Then I discovered what the Bible truly says ... this had nothing whatever to do with what I was taught by SRF the Bible says, which made the whole teachings untrustworthy to me.
How the "Holy Science" proves that "original" Hinduism and "original" Christianity teach the same (as was also maintained). In the beginning of my "SRF career" I just accepted this claim, trusting blindly and hoping that I would "understand" later, not knowing much about the Bible at that point anyway.
But now that I have read the Bible cover to cover (having studied the historical and cultural backgrounds at the same time). So what is the term "original" Christianity supposed to mean? How can you separate that from the Christian Bible?
And how does the "Holy Science" prove anything if you take away the blind faith because of the gurus' saying, "It is so, and that's why it is a proof!"? Hope someone is out there who is able to explain that to me without using too much intellectual terminology ... Thanks! [Ex nun, 19 July 03]
COMMENT: How can you consider suicide in SRF if you "have no problems" adapting to it? When Yogananda teaches that his yoga method, kriya, is for gaining conscious death, it does not teach suicide! "We ought not to fear to practice conscious death, i.e., give rest to the internal organs. Death will then be under our control," he says. [Scp 57-58]
There is a lot on Sri Yukteswar's teachings on this site: [Link]
There is also something on how original original guru Christianity may become: [Link]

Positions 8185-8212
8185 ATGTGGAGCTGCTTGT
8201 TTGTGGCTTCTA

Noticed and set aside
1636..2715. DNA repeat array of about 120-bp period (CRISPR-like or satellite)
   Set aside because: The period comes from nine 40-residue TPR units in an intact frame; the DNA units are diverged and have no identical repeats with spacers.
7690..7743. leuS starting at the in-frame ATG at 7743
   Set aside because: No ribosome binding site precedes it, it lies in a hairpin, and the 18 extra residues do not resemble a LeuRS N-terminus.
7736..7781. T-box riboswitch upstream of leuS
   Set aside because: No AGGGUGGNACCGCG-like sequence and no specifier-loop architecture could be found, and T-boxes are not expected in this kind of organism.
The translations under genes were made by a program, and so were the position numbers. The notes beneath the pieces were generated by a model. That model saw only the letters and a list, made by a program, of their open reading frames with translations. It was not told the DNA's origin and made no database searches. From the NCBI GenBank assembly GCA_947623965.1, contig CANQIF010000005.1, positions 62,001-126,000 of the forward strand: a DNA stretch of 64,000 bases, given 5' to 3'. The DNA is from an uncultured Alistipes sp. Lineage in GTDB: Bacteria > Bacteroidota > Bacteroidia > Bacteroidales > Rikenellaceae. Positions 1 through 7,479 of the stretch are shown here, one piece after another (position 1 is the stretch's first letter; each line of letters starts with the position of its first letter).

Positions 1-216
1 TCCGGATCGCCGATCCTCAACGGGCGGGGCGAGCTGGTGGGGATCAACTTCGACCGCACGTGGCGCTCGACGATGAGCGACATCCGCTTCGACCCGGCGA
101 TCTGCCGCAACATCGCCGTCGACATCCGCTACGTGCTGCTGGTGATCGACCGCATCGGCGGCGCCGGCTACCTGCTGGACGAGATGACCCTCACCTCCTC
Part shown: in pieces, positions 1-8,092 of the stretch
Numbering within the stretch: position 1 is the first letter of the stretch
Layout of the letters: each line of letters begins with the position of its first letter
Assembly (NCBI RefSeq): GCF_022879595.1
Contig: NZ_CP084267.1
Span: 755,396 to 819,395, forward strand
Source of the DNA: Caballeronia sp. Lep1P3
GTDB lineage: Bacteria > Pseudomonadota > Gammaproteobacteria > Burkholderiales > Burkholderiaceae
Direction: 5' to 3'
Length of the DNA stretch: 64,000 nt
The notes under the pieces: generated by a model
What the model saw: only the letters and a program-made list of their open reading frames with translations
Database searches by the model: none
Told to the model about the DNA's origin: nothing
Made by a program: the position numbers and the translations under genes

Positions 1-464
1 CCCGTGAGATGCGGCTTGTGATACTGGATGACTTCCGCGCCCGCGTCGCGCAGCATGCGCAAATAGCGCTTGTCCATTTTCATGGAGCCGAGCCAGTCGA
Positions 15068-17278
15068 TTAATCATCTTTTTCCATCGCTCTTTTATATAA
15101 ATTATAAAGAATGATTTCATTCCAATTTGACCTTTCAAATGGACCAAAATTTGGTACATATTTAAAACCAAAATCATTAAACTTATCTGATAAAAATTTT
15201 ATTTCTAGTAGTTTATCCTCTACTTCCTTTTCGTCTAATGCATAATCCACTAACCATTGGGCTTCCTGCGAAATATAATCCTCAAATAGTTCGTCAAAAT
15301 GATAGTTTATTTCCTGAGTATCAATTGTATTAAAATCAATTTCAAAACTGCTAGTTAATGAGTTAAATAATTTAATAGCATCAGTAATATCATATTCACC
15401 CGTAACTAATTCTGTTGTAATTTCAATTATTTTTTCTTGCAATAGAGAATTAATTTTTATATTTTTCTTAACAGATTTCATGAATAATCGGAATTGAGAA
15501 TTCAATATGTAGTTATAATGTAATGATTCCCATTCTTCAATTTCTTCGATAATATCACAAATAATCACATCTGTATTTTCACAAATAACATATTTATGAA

Sound rationalism helps in clearing the mind of dogmatic debris and may assist fresh, personal perception. Rationalist views, how far can some of them they help under certain circumstances? Under what conditions can they win and become effective?
In the case of disordered or jumbled communications the rational instance of the mind (the ego) assists in sorting out and ranking old ideas or even evaluate (judge) things (better) on top of them. A rationalistic view can help people attain at least a minimum of control or mastery in their living patterns. Cogent rationalism can assists in attaining excellence or mastery over this and that, including sorting our basic ideals.
The rational parts of the mind may help us reflecting on our own native ideals (if any) in comparison to ideals (overt and hidden) as given through groups and societies.
Calm evaluation of one's conditions and various cult-linked facets comes about on top of being basically sound and well informed, and going on from there on the ladder of cognitive development. Dr. Benjamin Bloom and colleagues have shown such steps. Eventually, candid evaluation often serves a turning point or three. Good and fair solutions may be found through accessed and ascending sober rationalism.
Nice evaluations may be expressed in several ways, and many of them need not be cogent. Symbols and idea-pictures are the examples of that. - The steps of rational inquiry often assist in arriving at conclusions, and firm conclusions may be needed to work against having got minimal or limited control. Also, being rational can help many persons from getting hurt in various ways.
Pertinent, sound conclusions can eventually help people to arrive at their own evaluations, and also attain personal, dear conclusions that are to be preferred than many statements that are based on just hearsay.
Psy: Dasgupta, Sailendra. Paramhansa Swami Yogananda: Life-portrait and Reminiscences. Lincoln, NE: iUniverse, 2006. Google Books, partial view.
Srg: Yogananda, Paramahansa. The Science of Religion. 2nd ed. Los Angeles: Self-Realization Fellowship, 1982.
Tas: Ramakrishna. Tales and Parables of Sri Ramakrishna. 5th ed. Madras: Ramakrishna Math, 1974.